Helping You Do What Is Best For Your Children In Divorce
For many divorcing couples, the primary concern is how the end of their marriage will impact their children. Many parents want to minimize the consequences of divorce on their children while also protecting their parental rights. If both parents enter the divorce process intent on doing what is best for their children, it is usually possible to reach an agreement regarding custody and also provide sufficient parenting time for a noncustodial parent.
The legal team at the Law and Mediation Office of Helene Bernstein, PLLC, helps guide parties through the process of determining custody and creating a parenting plan that works for everyone involved. Attorney Helene Bernstein is a strong proponent of collaborative divorce or using mediation to reach agreements regarding parenting issues. Even if divorcing couples do not agree on custody at the outset, they can often reach an agreement through negotiation and, if necessary, mediation. Ms. Bernstein can represent one parent in negotiations or serve as a neutral facilitator to assist both sides in reaching a settlement. Often, parents who are experiencing high conflict can benefit from attending a parenting education class such as classes that are offered through Familykind, Ltd.
When Custody Requires Litigation
There are times when custody cannot be reached amicably. In these situations, Ms. Bernstein, a trial-tested attorney who has extensive experience advocating for children as a court-appointed representative, is able to provide knowledgeable legal counsel. She will listen carefully to your objectives and speak candidly with you about what is realistic to expect. Ms. Bernstein is always prepared to advocate in court on her clients’ behalf, but she aims to reach an agreement without litigation because it allows all parties involved to retain more control over the outcome.
Divorcing couples must determine legal and physical custody. Legal custody refers to who can be involved in making decisions regarding a child’s education, medical care, religious upbringing and other aspects of life. Frequently, legal custody is shared between both parents.
Physical custody refers to where and with whom the child spends days and nights. A noncustodial may receive a certain number of days and nights he or she spends with their child. Custody decisions are based on a number of factors, including:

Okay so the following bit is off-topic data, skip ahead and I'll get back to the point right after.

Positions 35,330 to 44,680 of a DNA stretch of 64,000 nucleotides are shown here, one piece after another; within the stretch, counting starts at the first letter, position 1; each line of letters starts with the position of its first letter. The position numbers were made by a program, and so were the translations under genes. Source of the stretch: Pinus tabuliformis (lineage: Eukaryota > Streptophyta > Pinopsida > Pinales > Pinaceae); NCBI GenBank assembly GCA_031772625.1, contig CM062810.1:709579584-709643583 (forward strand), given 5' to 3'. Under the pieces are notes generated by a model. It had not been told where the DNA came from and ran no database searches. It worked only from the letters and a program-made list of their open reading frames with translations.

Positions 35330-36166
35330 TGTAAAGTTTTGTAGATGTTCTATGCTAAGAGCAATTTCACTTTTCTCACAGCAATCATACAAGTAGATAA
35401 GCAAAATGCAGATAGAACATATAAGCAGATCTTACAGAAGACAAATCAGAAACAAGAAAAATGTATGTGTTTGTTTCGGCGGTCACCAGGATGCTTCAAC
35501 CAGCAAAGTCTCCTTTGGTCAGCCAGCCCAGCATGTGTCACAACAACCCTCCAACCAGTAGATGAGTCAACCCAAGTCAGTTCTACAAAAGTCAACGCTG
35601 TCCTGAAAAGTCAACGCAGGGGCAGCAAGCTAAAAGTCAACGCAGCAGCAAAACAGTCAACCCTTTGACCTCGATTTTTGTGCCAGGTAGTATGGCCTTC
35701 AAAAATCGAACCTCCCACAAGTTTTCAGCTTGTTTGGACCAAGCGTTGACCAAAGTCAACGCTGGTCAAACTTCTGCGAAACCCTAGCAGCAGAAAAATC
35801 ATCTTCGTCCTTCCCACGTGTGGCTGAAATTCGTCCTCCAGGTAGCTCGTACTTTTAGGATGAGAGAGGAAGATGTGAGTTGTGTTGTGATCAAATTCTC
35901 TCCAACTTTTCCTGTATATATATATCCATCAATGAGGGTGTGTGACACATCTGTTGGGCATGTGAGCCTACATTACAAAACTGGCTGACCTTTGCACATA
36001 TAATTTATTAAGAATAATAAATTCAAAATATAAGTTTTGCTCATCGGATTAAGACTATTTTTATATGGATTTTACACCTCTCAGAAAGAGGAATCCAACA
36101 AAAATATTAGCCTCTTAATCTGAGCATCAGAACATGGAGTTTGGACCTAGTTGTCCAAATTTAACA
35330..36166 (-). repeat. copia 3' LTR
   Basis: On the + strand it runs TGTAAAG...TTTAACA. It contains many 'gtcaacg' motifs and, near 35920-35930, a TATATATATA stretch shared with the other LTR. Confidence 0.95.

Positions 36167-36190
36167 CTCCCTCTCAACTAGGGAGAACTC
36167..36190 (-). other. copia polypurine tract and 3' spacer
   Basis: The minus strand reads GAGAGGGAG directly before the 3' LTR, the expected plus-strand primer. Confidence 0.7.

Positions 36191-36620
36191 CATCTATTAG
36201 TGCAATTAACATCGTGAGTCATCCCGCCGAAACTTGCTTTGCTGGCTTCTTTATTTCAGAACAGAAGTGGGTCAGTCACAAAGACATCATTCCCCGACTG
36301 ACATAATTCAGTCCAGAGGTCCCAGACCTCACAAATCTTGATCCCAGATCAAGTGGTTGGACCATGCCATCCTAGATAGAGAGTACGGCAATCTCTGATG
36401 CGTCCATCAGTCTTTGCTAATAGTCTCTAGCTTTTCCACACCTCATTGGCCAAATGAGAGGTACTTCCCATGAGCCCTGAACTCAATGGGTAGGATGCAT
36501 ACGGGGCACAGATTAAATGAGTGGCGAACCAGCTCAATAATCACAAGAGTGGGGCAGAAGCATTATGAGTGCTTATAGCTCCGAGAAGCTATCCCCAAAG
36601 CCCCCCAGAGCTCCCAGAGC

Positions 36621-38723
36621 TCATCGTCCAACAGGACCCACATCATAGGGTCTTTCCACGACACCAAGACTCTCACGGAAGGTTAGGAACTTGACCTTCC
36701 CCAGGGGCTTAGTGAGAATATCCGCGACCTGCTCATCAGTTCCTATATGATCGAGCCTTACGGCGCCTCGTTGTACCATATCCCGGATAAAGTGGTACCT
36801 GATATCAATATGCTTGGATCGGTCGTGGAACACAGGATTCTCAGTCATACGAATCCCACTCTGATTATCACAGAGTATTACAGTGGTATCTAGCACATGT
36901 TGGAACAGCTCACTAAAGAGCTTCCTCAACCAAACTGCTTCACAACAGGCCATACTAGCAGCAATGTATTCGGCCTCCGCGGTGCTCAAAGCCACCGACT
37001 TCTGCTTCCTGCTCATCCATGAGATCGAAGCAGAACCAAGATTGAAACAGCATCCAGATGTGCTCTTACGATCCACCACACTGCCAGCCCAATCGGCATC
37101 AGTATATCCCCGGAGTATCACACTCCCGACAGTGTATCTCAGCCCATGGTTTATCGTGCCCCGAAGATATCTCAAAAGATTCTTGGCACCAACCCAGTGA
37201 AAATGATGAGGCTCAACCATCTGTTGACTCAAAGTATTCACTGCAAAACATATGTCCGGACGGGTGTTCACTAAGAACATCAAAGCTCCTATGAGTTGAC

- Each parent’s ability to care for the child
- Each parent’s mental and physical stability
- Whether there are siblings (courts generally like to keep siblings together)
- Any history of domestic violence
- Each parent’s work schedule and the ability to provide supervision
- Whether the child has any special needs that one parent is more equipped to provide
- The child’s desires, depending on the child’s age
- Each parent’s cooperation in fostering a strong relationship with the child’s other parent
When Existing Custody Orders Need To Be Modified Or Enforced
Because life continues to change after divorce or separation following a breakup, existing custody orders may need to be modified or enforced at some point. A custodial parent may wish to move away with a child or the noncustodial parent may wish to contest this request. In other instances, a child may request a change, a parent may be wrestling with addiction and creating an unsafe environment for a child, or one parent may encounter serious health problems that prevent them from performing their parental duties. A parent may also be alienating the other parent from the child and as a result, the noncustodial parent is not receiving their court-ordered visitation or parenting time.
A custodial parent may also wish to relocate with a child due to job changes, remarriage or other “substantial change in circumstances that are in the best interest of the child.” This requires formal notification to the child’s other parent and court approval if there is no agreement to the request for relocation. Ms. Bernstein can assist with a petition to move away or represent a parent who wishes to prevent a custodial parent from relocating.
Ready To Address Your Needs
The Law and Mediation Office of Helene Bernstein, PLLC, is ready to assist you and protect your parental rights in divorce. Call 917-748-9854 or use the online contact form on this website to schedule a meeting.